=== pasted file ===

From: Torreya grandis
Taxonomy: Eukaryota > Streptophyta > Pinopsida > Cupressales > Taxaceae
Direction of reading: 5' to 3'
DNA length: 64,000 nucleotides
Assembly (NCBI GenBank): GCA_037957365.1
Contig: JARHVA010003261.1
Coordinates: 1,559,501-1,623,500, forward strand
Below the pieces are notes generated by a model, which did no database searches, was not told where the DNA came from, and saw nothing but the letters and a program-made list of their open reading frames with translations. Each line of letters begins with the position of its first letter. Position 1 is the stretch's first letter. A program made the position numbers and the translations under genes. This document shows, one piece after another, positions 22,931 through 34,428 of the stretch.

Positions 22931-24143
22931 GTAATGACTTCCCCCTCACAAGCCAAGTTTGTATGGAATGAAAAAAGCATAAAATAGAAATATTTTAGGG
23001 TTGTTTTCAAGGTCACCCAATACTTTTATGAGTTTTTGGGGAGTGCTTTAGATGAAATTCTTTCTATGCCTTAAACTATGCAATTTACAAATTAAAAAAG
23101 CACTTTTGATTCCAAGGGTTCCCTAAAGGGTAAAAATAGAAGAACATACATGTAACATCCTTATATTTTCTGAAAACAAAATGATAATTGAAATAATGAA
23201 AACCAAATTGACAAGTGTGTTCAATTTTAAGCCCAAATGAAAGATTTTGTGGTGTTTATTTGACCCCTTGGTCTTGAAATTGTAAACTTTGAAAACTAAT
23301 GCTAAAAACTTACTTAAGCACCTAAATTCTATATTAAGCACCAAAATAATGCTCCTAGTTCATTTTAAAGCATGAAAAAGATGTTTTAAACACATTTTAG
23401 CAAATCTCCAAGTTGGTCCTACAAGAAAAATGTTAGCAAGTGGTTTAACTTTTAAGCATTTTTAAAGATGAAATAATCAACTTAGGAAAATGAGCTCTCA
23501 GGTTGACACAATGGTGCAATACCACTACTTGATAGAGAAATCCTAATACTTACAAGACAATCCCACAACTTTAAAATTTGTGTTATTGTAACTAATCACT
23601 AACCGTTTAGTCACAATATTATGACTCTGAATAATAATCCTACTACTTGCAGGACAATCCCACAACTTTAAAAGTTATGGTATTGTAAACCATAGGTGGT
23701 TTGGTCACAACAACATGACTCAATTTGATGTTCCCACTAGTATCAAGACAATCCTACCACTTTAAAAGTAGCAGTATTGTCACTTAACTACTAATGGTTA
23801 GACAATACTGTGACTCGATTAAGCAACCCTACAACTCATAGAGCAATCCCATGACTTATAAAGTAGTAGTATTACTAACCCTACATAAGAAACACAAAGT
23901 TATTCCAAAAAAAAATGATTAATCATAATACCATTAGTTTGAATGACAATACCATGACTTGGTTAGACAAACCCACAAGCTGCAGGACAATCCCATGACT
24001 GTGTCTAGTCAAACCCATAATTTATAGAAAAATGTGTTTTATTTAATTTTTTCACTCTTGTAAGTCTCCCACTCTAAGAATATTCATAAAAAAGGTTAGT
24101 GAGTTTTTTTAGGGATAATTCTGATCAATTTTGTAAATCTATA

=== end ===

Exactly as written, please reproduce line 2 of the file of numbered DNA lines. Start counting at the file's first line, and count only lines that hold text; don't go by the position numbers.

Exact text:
Taxonomy: Eukaryota > Streptophyta > Pinopsida > Cupressales > Taxaceae